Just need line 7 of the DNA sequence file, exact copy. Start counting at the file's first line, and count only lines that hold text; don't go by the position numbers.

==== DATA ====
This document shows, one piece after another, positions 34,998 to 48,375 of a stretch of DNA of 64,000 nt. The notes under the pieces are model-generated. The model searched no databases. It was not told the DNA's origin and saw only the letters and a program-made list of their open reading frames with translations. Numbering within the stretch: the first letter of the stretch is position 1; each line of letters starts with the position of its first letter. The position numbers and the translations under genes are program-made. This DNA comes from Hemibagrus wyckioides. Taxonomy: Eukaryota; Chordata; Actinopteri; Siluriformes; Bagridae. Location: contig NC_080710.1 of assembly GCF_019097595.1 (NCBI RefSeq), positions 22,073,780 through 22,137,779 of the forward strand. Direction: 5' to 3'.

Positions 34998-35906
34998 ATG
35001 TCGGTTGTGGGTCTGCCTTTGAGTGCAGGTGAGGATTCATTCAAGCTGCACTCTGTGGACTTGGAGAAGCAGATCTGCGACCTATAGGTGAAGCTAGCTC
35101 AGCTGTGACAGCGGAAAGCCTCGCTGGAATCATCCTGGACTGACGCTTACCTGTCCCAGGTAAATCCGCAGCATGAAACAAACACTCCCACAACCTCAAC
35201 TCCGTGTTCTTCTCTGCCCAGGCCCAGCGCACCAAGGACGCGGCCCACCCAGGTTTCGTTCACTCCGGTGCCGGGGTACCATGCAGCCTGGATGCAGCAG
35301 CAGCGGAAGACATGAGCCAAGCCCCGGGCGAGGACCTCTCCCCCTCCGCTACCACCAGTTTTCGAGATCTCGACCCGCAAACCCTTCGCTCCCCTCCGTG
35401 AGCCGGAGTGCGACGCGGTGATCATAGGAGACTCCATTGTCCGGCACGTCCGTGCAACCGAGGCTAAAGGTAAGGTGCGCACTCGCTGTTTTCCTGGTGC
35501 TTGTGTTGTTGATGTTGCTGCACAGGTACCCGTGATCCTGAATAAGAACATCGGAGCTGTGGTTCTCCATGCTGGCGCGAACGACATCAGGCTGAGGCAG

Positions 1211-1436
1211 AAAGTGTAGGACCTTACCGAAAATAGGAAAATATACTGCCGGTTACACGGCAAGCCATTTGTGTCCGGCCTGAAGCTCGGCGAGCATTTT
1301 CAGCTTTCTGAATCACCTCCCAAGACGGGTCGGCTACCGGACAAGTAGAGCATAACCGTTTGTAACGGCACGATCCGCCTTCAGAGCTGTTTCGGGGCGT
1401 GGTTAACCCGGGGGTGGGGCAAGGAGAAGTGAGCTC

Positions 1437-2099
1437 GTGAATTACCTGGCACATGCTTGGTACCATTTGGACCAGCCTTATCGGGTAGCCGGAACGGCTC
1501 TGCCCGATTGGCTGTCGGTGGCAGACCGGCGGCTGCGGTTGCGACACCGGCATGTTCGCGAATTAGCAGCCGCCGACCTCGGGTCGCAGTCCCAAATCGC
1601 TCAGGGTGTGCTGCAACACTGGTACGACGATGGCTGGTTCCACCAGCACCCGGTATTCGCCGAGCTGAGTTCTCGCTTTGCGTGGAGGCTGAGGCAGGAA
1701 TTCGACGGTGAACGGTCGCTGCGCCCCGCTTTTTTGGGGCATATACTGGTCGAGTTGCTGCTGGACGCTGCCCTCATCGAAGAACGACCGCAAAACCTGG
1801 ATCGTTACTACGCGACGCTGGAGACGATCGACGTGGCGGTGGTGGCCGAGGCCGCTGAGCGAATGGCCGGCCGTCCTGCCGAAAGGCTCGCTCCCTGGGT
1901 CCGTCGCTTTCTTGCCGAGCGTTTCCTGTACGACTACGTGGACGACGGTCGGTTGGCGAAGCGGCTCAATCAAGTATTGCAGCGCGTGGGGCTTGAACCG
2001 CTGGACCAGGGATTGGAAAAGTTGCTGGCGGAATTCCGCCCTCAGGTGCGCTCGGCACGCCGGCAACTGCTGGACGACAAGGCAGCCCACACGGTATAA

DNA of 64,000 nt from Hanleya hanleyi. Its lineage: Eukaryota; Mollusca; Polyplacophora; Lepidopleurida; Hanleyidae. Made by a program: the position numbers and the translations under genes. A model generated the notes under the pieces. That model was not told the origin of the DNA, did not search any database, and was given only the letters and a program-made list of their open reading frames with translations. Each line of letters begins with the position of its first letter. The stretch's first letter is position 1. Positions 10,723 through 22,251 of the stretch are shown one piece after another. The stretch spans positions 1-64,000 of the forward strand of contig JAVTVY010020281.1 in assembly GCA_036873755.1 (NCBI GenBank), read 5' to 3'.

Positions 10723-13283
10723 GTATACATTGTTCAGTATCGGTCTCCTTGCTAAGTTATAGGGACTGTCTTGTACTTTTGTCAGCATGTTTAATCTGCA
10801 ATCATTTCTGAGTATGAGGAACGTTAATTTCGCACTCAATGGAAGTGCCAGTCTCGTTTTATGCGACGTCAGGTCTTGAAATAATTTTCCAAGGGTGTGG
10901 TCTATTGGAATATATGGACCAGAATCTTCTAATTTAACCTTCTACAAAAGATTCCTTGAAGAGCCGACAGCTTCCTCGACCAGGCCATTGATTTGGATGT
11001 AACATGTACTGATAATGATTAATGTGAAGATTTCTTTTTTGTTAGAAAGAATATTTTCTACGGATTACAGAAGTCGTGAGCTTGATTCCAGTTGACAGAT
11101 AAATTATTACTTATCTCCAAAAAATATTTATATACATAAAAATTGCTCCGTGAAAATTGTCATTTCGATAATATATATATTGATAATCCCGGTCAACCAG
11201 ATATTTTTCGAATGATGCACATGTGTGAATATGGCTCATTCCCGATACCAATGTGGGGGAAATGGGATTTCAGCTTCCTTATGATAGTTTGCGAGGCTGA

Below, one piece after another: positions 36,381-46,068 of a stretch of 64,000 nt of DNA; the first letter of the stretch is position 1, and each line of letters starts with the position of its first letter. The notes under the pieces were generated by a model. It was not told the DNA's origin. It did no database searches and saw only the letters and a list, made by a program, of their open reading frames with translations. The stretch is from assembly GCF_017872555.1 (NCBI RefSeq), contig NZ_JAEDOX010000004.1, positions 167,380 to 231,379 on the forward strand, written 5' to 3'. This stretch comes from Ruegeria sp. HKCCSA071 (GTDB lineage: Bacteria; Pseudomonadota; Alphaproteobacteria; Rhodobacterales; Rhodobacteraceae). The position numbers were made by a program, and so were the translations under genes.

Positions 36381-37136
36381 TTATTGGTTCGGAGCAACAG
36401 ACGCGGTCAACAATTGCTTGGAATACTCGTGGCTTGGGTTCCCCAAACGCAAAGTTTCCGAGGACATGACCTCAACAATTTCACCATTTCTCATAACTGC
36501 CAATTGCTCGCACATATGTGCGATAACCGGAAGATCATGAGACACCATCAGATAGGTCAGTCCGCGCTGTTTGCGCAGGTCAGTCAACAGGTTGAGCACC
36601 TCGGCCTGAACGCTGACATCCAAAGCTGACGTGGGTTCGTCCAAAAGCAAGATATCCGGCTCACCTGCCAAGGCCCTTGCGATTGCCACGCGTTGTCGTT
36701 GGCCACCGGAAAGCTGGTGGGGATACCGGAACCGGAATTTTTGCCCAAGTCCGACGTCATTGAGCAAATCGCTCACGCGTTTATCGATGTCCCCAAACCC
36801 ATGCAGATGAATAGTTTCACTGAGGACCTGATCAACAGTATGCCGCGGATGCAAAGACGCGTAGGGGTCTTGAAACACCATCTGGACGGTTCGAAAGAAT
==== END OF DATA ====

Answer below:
35301 CAGCGGAAGACATGAGCCAAGCCCCGGGCGAGGACCTCTCCCCCTCCGCTACCACCAGTTTTCGAGATCTCGACCCGCAAACCCTTCGCTCCCCTCCGTG